Last week, I posted my thoughts on the potential of an education revolution in North America. I came to the conclusion that a drastic change to North America’s education system will not occur because it would require the complete subsidization of post-secondary education. Today I will look at one region where the revolution could occur.
Where it could occur is in countries that are currently building their education systems and infrastructures. There are several benefits for countries to look into the latest approaches to education in lieu of more traditional methods:
- There is less need for teachers and educators, both of whom are grossly undersupplied in developing countries.
- Students would learn from a young age how to use technology, fostering future economic growth.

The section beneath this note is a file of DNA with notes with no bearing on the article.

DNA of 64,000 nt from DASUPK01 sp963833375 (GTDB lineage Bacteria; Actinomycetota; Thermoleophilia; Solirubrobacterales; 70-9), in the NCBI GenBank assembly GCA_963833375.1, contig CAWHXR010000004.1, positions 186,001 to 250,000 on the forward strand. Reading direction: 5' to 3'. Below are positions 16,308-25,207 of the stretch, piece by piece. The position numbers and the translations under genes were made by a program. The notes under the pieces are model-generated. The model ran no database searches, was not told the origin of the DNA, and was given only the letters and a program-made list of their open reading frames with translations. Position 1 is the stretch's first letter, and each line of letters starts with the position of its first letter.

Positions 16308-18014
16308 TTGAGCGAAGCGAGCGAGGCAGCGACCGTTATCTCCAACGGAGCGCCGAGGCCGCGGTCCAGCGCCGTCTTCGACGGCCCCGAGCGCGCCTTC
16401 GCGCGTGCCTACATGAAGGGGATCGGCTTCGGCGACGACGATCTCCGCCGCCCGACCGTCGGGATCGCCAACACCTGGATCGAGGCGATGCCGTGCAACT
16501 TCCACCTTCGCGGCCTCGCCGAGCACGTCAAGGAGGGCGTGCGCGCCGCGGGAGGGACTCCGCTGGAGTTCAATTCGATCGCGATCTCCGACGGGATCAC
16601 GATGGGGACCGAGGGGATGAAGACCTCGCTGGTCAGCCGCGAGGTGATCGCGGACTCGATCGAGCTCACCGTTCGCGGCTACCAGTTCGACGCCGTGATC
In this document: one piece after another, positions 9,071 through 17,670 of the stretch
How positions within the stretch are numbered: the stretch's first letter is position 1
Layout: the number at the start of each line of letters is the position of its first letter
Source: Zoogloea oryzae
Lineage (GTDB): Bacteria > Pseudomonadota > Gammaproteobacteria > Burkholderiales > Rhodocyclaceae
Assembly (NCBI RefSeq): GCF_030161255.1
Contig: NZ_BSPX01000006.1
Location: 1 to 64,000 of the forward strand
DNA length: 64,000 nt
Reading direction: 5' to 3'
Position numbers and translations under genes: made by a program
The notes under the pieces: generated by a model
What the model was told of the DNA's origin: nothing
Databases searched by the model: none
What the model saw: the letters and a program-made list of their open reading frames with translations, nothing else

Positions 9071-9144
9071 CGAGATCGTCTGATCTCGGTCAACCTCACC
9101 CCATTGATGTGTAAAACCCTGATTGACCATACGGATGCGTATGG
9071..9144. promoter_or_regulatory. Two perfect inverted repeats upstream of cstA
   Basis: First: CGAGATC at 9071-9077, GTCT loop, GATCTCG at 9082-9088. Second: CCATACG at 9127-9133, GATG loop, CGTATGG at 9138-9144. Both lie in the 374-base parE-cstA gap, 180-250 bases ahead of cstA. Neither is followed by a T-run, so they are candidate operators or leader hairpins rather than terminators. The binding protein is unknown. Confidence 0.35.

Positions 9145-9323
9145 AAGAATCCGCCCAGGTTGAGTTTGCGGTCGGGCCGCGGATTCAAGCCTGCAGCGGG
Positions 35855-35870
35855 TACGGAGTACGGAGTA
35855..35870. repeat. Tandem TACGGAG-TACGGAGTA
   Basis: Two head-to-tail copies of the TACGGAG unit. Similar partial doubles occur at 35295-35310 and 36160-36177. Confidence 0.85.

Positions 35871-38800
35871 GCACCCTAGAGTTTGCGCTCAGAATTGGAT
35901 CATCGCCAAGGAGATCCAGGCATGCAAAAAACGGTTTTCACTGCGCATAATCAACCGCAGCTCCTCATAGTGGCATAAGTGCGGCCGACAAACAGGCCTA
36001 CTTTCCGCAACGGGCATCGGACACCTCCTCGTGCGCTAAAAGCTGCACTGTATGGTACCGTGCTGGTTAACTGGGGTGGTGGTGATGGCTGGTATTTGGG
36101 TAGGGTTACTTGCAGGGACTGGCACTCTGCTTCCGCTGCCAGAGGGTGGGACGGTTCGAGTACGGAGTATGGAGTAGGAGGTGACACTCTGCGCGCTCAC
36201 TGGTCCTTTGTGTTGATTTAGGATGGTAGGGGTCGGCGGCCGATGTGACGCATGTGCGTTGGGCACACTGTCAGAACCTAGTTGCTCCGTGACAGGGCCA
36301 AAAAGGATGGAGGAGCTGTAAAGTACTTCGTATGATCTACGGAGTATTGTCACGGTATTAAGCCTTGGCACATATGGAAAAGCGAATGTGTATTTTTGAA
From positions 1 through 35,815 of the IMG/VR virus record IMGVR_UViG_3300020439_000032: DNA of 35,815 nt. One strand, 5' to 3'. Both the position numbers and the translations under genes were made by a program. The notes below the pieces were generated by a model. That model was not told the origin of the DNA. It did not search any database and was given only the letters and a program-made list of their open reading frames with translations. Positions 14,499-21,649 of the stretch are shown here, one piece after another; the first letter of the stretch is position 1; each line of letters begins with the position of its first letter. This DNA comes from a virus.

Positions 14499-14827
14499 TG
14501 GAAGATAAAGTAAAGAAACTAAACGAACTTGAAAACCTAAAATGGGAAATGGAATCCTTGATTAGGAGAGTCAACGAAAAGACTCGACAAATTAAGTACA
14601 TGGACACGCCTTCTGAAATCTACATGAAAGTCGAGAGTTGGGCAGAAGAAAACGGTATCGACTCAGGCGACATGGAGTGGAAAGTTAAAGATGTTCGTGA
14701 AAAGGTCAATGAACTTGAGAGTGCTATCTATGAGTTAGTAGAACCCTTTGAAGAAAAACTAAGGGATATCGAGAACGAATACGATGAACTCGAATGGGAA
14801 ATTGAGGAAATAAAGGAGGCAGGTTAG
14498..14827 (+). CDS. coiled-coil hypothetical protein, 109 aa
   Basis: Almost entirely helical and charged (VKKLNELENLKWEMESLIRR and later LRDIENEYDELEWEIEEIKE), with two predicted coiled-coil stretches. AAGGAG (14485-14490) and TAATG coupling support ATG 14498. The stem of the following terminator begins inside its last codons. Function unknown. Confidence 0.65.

- Initial reviews show that new delivery methods of education (Khan academy etc.) foster greater knowledge retention and critical thinking skills.
- Blended education systems are much more accessible and flexible for teachers and students.
Is it realistic?
I think it would only be realistic for a very rich nation that is still building its education system. I'm thinking a small, newly-rich country, something like Qatar or another small, oil-producing nation. If successful, the education would help the country sustain its economic growth into a future where it will no longer be able to rely on its non-renewable resources.